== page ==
Blog Post

Fairy Princess or Doctor, or Both?

news anchor barbie and engineer barbie

A new study has recently been published revealing that youngs girls ages 6-7 do not believe that women are able to be as smart and successful as men. 

Found here, the article discussing this topic explains how the study went about and it's quite interesting how it played out. Apparently, at the ages of 5, both boys and girls chose their own gender as being the smarter of a man and woman, both dressed to similar degrees and with happy faces. As school starts for these children, for some reason girls are actually changing their minds and were significantly less likely to pick the women. A peculiar side fact, was that at the same ages, when asked to pick one picture that looked like they did wel in school, as opposed to justbeing smart, girls were more likely to pick the women. The conductors of the study decided that this means that their perception of brilliance was not based on academic performance. 

Because girls are skeptical of their own potential, they tend to shy away from harder fields. I thought that this was being changed nowadays with all of the "Girls Who Code", "Women in Engineering" "Women in Medicine" etc... initiatives. Apparently it hasn't changed from the bottom up yet though. Social media is something that can perpetuate this. My computer science professor once told me that even though women typically do better in their classes, when he talks to his students about how they think they're doing, the men usually think they are doing better than they actually are and women are less confident about their grades and think they are not doing as well. This carries over in the actual classroom because the men will be more willing to talk in class, more likely to post something on social media and enforce their own ideas and opinions.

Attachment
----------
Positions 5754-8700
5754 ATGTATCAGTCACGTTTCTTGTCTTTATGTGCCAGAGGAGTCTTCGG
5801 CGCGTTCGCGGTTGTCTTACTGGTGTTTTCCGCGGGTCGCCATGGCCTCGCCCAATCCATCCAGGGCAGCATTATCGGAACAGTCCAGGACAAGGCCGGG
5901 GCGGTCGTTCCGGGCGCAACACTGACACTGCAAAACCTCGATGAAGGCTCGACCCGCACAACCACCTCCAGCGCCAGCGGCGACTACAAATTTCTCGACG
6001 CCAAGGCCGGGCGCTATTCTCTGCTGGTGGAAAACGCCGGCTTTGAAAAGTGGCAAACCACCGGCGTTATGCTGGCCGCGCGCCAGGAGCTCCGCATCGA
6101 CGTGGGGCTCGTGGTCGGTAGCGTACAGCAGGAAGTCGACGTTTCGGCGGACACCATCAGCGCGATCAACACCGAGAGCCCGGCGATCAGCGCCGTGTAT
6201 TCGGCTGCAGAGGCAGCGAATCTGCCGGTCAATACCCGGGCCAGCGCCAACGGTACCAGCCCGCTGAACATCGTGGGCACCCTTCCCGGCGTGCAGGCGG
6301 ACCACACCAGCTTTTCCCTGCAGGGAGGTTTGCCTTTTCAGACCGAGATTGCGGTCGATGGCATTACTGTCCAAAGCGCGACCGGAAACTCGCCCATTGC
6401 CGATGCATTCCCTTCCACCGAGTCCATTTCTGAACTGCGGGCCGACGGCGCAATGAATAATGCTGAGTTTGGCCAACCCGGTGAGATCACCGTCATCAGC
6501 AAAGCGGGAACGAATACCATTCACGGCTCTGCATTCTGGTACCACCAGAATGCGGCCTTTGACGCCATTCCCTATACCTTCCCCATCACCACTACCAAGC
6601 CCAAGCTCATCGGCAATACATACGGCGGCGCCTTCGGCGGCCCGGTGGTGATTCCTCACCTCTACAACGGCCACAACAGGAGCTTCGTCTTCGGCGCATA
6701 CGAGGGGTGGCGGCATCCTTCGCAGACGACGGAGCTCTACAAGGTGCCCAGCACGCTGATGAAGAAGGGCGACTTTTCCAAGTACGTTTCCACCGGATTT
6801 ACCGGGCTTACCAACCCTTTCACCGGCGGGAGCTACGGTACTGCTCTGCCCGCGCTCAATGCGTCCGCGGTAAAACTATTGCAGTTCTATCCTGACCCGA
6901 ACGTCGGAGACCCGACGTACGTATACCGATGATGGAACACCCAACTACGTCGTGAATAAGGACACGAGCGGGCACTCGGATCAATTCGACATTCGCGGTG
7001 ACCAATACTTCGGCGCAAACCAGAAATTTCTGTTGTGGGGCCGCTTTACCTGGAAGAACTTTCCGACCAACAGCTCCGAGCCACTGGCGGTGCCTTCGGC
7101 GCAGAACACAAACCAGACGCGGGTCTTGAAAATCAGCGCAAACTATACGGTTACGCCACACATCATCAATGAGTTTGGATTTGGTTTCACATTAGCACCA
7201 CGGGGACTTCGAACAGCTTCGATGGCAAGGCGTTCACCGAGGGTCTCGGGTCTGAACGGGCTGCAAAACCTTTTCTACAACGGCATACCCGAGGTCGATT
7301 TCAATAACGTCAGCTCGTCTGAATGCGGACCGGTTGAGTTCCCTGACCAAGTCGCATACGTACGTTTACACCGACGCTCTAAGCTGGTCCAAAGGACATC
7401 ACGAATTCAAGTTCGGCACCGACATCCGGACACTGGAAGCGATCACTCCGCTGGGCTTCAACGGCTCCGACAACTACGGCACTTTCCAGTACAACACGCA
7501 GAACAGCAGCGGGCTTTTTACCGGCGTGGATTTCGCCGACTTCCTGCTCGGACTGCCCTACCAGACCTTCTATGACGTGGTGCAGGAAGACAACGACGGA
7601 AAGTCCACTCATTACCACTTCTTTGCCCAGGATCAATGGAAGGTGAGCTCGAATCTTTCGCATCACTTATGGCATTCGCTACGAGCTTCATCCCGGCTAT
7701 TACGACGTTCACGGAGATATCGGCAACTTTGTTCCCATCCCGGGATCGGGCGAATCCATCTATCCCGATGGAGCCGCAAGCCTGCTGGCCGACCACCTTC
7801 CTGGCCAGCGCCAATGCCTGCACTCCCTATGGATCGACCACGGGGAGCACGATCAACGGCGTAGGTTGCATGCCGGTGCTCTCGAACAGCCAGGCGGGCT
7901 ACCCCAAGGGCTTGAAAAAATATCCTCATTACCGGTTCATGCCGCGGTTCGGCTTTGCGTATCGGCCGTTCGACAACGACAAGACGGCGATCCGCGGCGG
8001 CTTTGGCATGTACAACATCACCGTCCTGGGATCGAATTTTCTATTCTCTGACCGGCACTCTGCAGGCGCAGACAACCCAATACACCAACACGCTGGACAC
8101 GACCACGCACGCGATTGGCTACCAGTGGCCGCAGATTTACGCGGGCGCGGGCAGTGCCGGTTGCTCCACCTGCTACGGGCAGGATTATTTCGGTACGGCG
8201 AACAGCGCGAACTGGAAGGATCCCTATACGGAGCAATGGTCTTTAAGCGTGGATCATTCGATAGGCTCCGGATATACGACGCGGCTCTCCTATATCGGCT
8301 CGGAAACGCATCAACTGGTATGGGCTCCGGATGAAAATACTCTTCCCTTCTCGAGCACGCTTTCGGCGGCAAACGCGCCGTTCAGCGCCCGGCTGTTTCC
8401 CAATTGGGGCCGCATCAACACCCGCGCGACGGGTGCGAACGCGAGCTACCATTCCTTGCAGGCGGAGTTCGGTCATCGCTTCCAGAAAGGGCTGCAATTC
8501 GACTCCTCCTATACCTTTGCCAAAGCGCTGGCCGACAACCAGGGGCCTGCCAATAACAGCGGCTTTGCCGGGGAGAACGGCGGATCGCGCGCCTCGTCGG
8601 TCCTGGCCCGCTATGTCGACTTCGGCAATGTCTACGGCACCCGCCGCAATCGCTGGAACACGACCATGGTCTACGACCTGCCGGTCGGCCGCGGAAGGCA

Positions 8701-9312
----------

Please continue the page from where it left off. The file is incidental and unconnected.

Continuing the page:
This finding reminds me of some of the digital activism projects we've looked at and reminds me of the importance of them all. Things like Codecademy, Women's Writers Project, anything that encourages learning and achieving. It's so heartbreaking that young girls and women are being brought up thinking a certain way, and they can't even understand that it's happening. Activist projects and organizations, like girls "Girls Who Code" and Codecademy (can you tell what I study yet?) empower everyone in a field that is previously dominated by white men. They offer opportunites and opportunities lead to an enlightenment of what is possibly for themselves and the people of their gender and race. 



I totally agree that it's heartbreaking young girls aren't seeing their full potential. And I think this treatment and percpetion of women is echoed in Nakamura's piece when she states that feminist efforts online are often "unwanted, punished, and viewed as censorship." I'm not completely sure what the root cause of all of this is, but it's quite disheartening to see that it stretches from early childhood to adult women trying to use their voices for good on social media. Nakamura also talks about how some of these digital laborers sometimes have to "de-pastoralize" and try to be perceived as more masculine in order to be heard - I hope this view isn't being fostered in early classrooms too.


Great blog post! It is so sad that after the age of five, women believe that they are not as smart as men. You mentioned all of the programs that try to get women into computer engineering fields, but that they do not seem to be working. Do you think that it is because the programs need more time to create an impact? Also, what would you like to see on socail media in terms of this issue? 



Interesting point!  I'm curious to know more about the role that social media plays in perpetuating women's skepticism of their own potential in STEM fields. Do you think that platforms like Twitter perpetuate the gender stereotypes you mention in your post? It seems like there is a push to get women more involved in computer science and engineering–and for good reason, as, like you pointed out, these fields have traditionally been dominated by white men.